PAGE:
So, the other day I was talking with this senior researcher at MIT. Man, I can’t believe I finally got to say that! It’s been #184 on my unofficial bucket list for, like, ever. Now to cross off #185 . . . does anybody know where I can find a cranberry bog?
Back to the subject at hand, though. I contacted Dr. Stephanie Seneff after hearing her speak on Nutrition and Metabolism at the Wise Traditions conference last year. Dr. Seneff is a Senior Research Scientist at the MIT Computer Science and Artificial Intelligence Laboratory. She holds a B.S. degree in Biophysics, M.S. and E.E. degrees in Electrical Engineering, and a Ph.D in Electrical Engineering and Computer Science, all from MIT.
Anyway, during her presentation Micah and I were in a rather rowdy toddler room with the sound piped in, but I thought I heard her say that Vitamin D3 supplements may not offer the same benefits of Vitamin D created from sun exposure. But she couldn’t have said that, right? Vitamin D supplements are sunshine in a bottle!
Dr. Seneff recently confirmed via email that she doesn’t believe Vitamin D supplements convey the same benefits as sun exposure. According to her, it’s what happens right before our bodies make vitamin D that makes all the difference: the oxidation of cholesterol and sulfur on our skin. (Before we jump in, please keep in mind that I am not a doctor or a nutritionist and this site does not provide medical advice. Please see my full disclaimer here. Okay, back to the post!)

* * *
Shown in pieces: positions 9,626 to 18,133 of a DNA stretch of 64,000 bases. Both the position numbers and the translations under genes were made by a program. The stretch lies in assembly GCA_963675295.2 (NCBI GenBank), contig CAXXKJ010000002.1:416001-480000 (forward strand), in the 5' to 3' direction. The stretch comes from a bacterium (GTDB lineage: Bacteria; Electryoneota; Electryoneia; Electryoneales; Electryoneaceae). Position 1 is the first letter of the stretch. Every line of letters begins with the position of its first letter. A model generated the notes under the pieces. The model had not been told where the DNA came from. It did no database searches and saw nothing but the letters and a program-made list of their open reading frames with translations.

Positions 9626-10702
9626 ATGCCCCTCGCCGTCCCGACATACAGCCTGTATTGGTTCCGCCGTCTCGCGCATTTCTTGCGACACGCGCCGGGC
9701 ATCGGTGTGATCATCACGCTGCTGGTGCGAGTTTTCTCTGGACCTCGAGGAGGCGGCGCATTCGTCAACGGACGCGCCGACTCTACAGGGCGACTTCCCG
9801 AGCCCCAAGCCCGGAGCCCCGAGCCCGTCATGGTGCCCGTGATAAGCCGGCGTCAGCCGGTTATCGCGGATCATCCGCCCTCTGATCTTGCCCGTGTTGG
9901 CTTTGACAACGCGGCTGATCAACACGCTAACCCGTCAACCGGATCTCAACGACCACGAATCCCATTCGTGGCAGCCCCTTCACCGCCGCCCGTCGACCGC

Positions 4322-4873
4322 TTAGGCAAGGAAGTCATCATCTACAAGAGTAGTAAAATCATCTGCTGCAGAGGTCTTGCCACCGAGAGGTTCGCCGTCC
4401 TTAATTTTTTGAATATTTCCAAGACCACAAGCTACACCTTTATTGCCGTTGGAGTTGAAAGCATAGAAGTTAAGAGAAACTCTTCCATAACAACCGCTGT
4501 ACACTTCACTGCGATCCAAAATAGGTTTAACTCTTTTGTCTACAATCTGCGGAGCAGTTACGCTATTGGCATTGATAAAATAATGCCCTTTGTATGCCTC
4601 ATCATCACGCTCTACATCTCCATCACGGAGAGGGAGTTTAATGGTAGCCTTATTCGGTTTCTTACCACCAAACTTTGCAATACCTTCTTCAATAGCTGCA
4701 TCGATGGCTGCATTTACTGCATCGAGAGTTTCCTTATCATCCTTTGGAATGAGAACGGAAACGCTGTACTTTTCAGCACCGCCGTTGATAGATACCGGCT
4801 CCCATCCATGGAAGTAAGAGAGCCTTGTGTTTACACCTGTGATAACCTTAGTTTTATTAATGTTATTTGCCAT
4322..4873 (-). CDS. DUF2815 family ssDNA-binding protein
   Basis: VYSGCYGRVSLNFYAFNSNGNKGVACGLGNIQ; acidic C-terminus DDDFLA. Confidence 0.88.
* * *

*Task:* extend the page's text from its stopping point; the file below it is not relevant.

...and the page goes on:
Both cholesterol and sulfur afford protection in the skin from radiation damage to the cell’s DNA, the kind of damage that can lead to skin cancer. Cholesterol and sulfur become oxidized upon exposure to the high frequency rays in sunlight, thus acting as antioxidants to ‘take the heat,’ so to speak. Oxidation of cholesterol is the first step in the process by which cholesterol transforms itself into vitamin D3.” (source)
This process yields Vitamin D sulfate, which according to Dr. Seneff is vastly different than plant-based Vitamin D2 and animal-based Vitamin D3.
Upon exposure to the sun, the skin synthesizes vitamin D3 Sulfate, a form of vitamin D that, unlike unsulfated vitamin D3, is water soluble. As a consequence, it can travel freely in the blood stream rather than encapsulated inside LDL (the so-called ‘bad’ cholesterol) for transport. The form of vitamin D that is present in both human milk and raw cow’s milk is vitamin D3 sulfate (pasteurization destroys it in cow’s milk).” (emphasis mine, source)